For dividend growth investors, it's been tough finding good points among the blue-chips lately. We now live in a world where Altria (MO) is trading at 18x earnings, Procter & Gamble (PG) trades at 19x earnings and Kraft (KFT) is trading at 20x earnings. While the recent share price run-up has been great news for those looking to sell their stocks, it has been less joyful for those investors looking to buy the greatest amount of future earnings at the lowest risk-adjusted prices. Despite the recent price run-up for many Dividend Aristocrats, I still think there are bargains out there. Here are two that have caught my attention:
1.Walgreen (WAG): Walgreen is a dividend aristocrat that has been increasing dividends for 36 years and has been paying them for 317 quarters (that translates to 79 years). Walgreen has managed to catch my attention for two reasons: the firm's current P/E ratio of less than 12 is well below its recent historical average of 17, and the company has been raising dividends by 22% annually for the past five years (16.5% over the past ten). When I did a little more digging, I was impressed to find out that the company has raised dividends by 14% annually (on a compounded basis) since the year I was born, 1989. Despite this impressive dividend growth, the company's payout ratio is still only around 30%. Furthermore, Walgreen is currently in the middle of a share buyback that has seemed to escape the newspaper headlines. Walgreen has managed to reduce the share count from 988 million in 2009 to 889 million by the end of 2011, and I have found the 11% share reduction over two years to be quite intriguing, especially combined with the 20%+ dividend growth.
So why have the company's shares fallen more than 20% since their summer peak? Well, the share price has taken a hit from the contract dispute with Express Scripts (ESRX) that resulted in the discontinuation of service for Express Scripts customers as of December 31, 2011. Express Scripts accounted for $5 billion out of the firm's total $72 billion sales. In their recent guidance statement, Walgreen management estimated that this loss of business will cost shareholders $0.14 per share in earnings (Walgreen earned $2.64 per share in 2011). It seems to me that the share price decline from the Express Scripts fallout is a bit overblown, and the attractive qualities about this firm (the 30% payout ratio, recent record of 22% annual dividend growth, 10% bi-annual share buyback, and a historically low P/E of 12) seem to overshadow the concerns brought about from the Express Scripts kerfuffle.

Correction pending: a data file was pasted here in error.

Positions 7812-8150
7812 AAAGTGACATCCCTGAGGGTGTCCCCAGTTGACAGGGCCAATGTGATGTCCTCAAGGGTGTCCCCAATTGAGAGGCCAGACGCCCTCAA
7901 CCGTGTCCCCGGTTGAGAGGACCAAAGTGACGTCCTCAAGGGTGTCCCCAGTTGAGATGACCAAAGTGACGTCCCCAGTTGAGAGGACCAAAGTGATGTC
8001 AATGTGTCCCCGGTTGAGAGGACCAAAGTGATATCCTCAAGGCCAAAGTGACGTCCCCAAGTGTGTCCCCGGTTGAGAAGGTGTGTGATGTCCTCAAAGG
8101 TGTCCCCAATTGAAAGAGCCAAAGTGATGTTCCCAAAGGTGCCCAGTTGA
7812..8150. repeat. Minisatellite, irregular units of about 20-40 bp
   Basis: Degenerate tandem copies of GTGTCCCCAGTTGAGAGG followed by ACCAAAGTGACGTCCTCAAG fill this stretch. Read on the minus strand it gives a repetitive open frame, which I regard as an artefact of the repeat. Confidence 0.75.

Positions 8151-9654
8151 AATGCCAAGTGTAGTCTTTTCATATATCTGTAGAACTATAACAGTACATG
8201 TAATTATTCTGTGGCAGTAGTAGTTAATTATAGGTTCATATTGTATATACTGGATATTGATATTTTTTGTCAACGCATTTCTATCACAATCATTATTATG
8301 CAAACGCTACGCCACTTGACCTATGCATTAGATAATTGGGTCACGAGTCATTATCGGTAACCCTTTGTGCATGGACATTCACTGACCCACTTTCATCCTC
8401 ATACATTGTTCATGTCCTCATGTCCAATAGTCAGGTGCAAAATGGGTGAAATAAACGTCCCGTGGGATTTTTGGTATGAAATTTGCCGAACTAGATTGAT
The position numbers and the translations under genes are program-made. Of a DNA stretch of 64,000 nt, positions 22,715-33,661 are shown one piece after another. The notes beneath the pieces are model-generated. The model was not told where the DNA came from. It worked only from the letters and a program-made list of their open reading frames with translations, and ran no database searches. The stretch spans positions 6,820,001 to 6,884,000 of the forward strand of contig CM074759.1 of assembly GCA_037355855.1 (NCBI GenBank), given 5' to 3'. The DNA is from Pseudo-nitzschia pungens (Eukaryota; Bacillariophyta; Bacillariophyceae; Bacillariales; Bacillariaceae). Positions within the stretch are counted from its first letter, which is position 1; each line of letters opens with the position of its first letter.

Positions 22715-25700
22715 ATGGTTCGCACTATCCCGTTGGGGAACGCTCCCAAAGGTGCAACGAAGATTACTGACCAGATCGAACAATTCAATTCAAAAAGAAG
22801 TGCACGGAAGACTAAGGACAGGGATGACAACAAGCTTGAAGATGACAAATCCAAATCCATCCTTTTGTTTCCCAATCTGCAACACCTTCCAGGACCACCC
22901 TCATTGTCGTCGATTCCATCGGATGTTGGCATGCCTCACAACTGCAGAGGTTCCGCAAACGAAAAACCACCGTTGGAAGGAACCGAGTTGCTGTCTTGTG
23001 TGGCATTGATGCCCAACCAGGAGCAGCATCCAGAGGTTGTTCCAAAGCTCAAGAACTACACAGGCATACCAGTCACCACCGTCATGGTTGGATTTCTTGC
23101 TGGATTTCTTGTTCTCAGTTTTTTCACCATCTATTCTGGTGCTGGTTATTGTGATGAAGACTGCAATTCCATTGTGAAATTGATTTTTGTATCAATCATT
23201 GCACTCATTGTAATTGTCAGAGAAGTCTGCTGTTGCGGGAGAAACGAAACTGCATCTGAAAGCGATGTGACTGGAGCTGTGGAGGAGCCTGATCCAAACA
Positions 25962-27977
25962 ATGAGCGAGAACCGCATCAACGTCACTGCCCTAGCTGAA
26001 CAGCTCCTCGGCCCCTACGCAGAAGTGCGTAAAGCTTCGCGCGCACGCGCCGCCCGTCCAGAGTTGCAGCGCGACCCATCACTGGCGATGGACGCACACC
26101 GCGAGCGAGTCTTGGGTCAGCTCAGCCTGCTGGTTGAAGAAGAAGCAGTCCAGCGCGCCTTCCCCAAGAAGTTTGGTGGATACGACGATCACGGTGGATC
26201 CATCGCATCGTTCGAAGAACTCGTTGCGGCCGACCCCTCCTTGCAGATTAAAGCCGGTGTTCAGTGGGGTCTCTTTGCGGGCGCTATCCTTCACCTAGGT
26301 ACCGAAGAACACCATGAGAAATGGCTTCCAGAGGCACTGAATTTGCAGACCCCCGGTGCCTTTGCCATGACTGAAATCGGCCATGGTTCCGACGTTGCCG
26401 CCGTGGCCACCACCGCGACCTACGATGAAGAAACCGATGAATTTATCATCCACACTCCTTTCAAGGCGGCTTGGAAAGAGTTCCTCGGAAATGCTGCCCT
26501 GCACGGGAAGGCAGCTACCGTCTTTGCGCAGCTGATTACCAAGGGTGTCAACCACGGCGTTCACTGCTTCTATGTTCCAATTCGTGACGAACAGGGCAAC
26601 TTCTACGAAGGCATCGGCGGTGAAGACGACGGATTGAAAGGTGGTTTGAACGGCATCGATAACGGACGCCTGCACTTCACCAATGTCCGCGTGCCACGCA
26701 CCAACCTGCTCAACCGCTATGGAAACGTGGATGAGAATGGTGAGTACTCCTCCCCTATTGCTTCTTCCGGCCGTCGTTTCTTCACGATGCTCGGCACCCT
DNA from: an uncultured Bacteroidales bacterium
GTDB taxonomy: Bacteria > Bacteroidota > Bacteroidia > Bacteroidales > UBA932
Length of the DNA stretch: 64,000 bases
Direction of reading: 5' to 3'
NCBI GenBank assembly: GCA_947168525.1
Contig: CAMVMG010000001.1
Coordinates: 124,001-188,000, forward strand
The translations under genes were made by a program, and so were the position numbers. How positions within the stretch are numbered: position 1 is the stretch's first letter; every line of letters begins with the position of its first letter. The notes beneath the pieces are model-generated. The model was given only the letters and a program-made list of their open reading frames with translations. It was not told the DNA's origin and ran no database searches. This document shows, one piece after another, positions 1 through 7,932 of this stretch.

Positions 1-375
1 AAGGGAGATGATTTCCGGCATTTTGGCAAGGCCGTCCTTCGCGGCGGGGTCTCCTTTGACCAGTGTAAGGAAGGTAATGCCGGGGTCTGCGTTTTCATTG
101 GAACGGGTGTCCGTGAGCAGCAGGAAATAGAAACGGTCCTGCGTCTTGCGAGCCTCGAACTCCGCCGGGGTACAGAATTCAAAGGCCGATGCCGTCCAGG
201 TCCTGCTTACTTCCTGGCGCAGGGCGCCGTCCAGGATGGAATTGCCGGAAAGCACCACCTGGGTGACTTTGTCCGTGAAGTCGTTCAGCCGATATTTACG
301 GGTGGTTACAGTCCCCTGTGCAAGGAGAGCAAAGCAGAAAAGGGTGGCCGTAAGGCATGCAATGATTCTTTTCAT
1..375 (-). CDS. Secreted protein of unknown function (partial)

2. Becton Dickinson (BDX): Like Walgreen, Becton Dickinson is a company that has a surprisingly (at least to me) impeccable record of dividend growth. The company has raised its dividends by 11% annually since 1982, and more recently, the firm has managed to raise its dividend by 18.0% annually over the past five years, and 14.5% annually over the past ten. Until the financial crisis, Becton Dickinson was trading at 18-19x earnings, and the current compression to 14x earnings has caught my attention. Like Walgreen, Becton Dickinson is currently in the middle of a share buyback program that seems to have gotten little attention. The firm is committed to repurchasing $1.5 billion worth of stock, and based on recent prices, that ought to reduce the share count 9-10%. Like Walgreen, the firm sports a dividend payout ratio of only 30%. The downside about this stock is that the initial dividend yield is only slightly above 2%, the current exchange rates are weakening the firm's earnings abroad (especially if the dollar gains relative to the euro), and the company recently reduced its research and development spending. Despite this, the promise of sustained double-digit dividend growth, the 30% payout ratio, the 10% share buyback, and the historically low P/E ratio seem to compensate for these concerns.